3. Further rate cuts - In response to the growing threat to growth from the coronavirus, we expect central banks to increase the policy stimulus in a potentially coordinated fashion. Statements from the US Federal Reserve on February 28 and the Bank of Japan on March 2 very clearly support this view. We anticipate further cuts to key policy rates globally including in the US, Canada, UK and Australia. The recent fall in nominal bond yields further loosens financial conditions globally.
    We would add that even if the lag between stimulus and its impact on the real economy is likely to be longer than usual in developed countries due to the coronavirus, we believe that monetary policy and its accompanying communication retains its power to support sentiment and activity.
  4. Developed economy fiscal stimulus - We believe monetary policy is also likely to be complemented by an increasing fiscal impulse in a wide range of developed countries including Japan and the UK that can further cushion growth.
  5. Chinese policy stimulus - Cuts across key market lending rates, the deferral of loan payments for impacted businesses, cuts to social security payments, fee waivers, automatic re-lending and utility subsidies are just some of the measures already put in place to help struggling Chinese businesses. The Chinese authorities have the full suite of potential policy measures at their disposal to further combat the domestic growth slowdown if necessary. We expect more to come across all policy channels, but see the Chinese authorities turning increasingly to fiscal stimulus via tax cuts and increased infrastructure spending.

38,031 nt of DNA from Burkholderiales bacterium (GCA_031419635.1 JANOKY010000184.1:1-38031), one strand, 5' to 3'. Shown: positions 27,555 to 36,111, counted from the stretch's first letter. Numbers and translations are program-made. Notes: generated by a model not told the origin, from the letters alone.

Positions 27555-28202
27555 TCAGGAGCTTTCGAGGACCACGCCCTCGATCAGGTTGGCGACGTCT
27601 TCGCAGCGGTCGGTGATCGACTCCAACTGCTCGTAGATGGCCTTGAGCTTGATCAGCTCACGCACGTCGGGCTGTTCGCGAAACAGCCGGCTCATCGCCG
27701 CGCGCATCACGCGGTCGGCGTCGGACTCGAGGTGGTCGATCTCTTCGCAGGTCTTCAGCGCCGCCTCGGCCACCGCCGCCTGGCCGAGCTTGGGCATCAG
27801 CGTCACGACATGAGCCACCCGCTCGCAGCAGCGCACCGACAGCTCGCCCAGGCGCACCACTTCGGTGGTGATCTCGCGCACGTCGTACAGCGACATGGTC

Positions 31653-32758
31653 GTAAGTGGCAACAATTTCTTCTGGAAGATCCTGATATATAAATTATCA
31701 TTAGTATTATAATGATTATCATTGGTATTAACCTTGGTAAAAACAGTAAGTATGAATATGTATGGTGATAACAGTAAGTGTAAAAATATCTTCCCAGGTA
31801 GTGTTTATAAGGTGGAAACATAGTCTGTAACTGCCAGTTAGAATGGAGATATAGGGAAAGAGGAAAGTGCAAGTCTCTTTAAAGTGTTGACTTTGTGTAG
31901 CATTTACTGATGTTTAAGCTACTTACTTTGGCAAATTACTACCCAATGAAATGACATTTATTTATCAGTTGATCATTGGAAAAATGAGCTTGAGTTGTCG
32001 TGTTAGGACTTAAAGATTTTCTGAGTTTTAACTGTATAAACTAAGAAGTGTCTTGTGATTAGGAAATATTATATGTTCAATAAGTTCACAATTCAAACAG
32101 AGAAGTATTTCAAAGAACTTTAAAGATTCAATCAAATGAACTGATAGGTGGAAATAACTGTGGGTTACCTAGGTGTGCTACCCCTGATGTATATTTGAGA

How are our asset allocation portfolios positioned?

With all the industry comment coming into 2020 over the threat to traditional multi-asset portfolios from a structural shift higher in equity/bond correlations, recent days have underlined the critical role that government bonds still have to play in improving the risk-adjusted returns potential of multi asset portfolios.